Chemical elements
  Thorium
    Isotopes
    Energy
    Production
    Application
    Physical Properties
    Chemical Properties
      Thorium Hydride
      Thorium Fluoride
      Thorium Oxyfluoride
      Potassium Thorifluoride
      Thorium Chloride
      Thorium Oxychloride
      Complex Thorium Chlorides
      Thorium Bromide
      Thorium Oxybromide
      Thorium Iodide
      Thorium Dioxide
      Thoria
      Metathorium Oxide
      Thorium Hydroxide
      Thorium Superoxide
      Thorium Sulphide
      Thorium Sulphite
      Thorium Sulphate
      Complex Thorium Sulphates
      Thorium Selenite
      Thorium Selenate
      Thorium Nitride
      Thorium Nitrate
      Thorium Orthophosphate
      Thorium Arsenates
      Thorium Carbide
      Thorium Carbonate
      Thorium Formate
      Thorium Acetate
      Thorium Oxalate
      Thorium Tartrate
      Thorium Acetylacetone
      Thorium Silicide
      Thorium Silicate
      Thorium Borides

Metathorium Oxide






Metathorium Oxide is a peculiar, isomeric modification of the oxide, obtained by igniting the oxalate, or the hydroxide precipitated from dilute solution at low temperature. When hydrochloric or nitric acid is evaporated with this oxide a syrupy residue is obtained which dissolves in water, forming an opalescent liquid. These solutions contain salts of metathorium oxide, which are reprecipitated by the addition of the corresponding acids, in which they are insoluble. These phenomena were first observed by Berlin, Bahr, and Cleve; and it was thought by Bahr that they were due to the oxide of a new metal, whilst Locke considered that the thoria had been reduced to Th3O5. The subject has been further investigated by Wyrouboff and Verneuil and by Stevens. According to Wyrouboff and Verneuil the product of the careful ignition of thorium oxalate, nitrate, chloride, or hydroxide is a mixture of two polymerides of thoria, which on account of polymerisation can combine additively with nitric acid to form salts of the empirical composition (ThO2)6.HNO3 and (ThO2)5.2HNO3. From analogy with corresponding cerium salts these nitrates are believed to have the molecular composition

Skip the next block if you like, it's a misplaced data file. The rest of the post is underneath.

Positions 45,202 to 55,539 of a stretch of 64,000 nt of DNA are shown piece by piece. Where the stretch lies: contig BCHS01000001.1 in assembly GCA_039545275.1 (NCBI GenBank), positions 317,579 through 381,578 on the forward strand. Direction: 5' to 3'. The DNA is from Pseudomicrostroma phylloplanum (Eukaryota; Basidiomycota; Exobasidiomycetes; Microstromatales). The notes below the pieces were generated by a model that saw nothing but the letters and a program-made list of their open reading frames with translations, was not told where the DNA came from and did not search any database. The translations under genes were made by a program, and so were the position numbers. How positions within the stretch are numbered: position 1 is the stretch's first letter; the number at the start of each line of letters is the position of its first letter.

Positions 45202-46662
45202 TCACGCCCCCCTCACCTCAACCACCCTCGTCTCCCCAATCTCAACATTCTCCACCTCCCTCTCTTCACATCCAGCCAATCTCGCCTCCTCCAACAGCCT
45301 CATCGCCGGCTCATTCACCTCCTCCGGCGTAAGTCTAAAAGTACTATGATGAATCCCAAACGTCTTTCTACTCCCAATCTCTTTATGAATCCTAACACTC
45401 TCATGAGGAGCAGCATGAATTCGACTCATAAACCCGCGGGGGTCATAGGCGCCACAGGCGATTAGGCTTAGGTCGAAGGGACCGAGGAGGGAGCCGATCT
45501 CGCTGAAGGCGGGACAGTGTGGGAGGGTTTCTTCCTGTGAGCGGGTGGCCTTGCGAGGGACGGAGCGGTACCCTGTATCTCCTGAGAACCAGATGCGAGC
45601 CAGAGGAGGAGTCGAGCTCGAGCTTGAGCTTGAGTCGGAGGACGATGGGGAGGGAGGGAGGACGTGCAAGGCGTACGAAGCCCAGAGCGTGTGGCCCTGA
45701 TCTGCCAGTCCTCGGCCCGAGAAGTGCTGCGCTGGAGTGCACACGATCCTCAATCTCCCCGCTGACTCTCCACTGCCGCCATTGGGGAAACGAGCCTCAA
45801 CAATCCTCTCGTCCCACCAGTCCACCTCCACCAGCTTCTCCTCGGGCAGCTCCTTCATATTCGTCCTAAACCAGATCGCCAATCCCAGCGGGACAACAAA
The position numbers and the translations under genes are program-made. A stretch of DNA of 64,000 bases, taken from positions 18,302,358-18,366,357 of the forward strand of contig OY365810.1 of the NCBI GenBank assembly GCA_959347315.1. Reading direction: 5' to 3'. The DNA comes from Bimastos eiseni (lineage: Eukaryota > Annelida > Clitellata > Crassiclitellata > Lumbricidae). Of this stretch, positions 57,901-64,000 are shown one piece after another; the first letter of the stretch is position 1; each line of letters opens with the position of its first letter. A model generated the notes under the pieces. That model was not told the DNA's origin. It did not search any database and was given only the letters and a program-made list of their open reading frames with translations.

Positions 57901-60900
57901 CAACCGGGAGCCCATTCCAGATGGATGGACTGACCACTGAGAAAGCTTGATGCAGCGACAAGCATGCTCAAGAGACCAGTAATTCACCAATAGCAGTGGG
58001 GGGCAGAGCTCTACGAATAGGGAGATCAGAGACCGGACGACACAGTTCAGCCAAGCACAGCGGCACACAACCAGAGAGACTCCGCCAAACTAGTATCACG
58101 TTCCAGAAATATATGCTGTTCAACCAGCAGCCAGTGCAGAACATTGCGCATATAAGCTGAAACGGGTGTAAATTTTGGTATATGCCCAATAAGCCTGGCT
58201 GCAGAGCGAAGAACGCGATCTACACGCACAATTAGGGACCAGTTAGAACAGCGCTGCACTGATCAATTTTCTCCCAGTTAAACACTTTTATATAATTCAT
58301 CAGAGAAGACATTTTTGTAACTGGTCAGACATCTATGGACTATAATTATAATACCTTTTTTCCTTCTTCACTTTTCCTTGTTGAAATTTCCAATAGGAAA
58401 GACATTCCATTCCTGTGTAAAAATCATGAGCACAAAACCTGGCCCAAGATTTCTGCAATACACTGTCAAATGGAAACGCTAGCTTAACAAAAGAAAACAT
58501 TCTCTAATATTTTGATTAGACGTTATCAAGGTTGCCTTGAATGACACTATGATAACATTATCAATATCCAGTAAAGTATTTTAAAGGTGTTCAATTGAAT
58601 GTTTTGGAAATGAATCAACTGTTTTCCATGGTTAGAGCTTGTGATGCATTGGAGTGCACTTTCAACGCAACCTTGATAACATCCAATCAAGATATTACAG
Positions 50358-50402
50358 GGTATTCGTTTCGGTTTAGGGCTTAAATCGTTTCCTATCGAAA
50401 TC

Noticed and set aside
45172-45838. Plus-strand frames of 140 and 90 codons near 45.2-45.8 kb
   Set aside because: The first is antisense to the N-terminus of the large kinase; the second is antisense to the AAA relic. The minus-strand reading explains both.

(ThO2)24.4HNO3 and (ThO2)10.4HNO3.

Stevens believes that metathorium oxide is not Th3O5, but has the same composition as ordinary thoria. When prepared from the oxalate and containing some water it combines with dry hydrogen chloride, forming metathorium oxychloride, which is represented by the formula ThO2.xThCl4, and dissolves in water, forming a solution which is clear if 9-10 per cent, of chlorine is present, and is opalescent when more basic. It resembles metastannic chloride in properties, and does not give a precipitate with silver nitrate. Metathorium hydroxide is obtained by precipitating the chloride with ammonia; Stevens regards it as metathoric acid and as analogous to metastannic acid.

It would appear from the work of Ruer on colloidal zirconium hydroxide that the reason silver nitrate does not precipitate chloride from metathorium chloride solution is that the latter is colloidal and has the power also of retaining silver chloride in the colloidal form.


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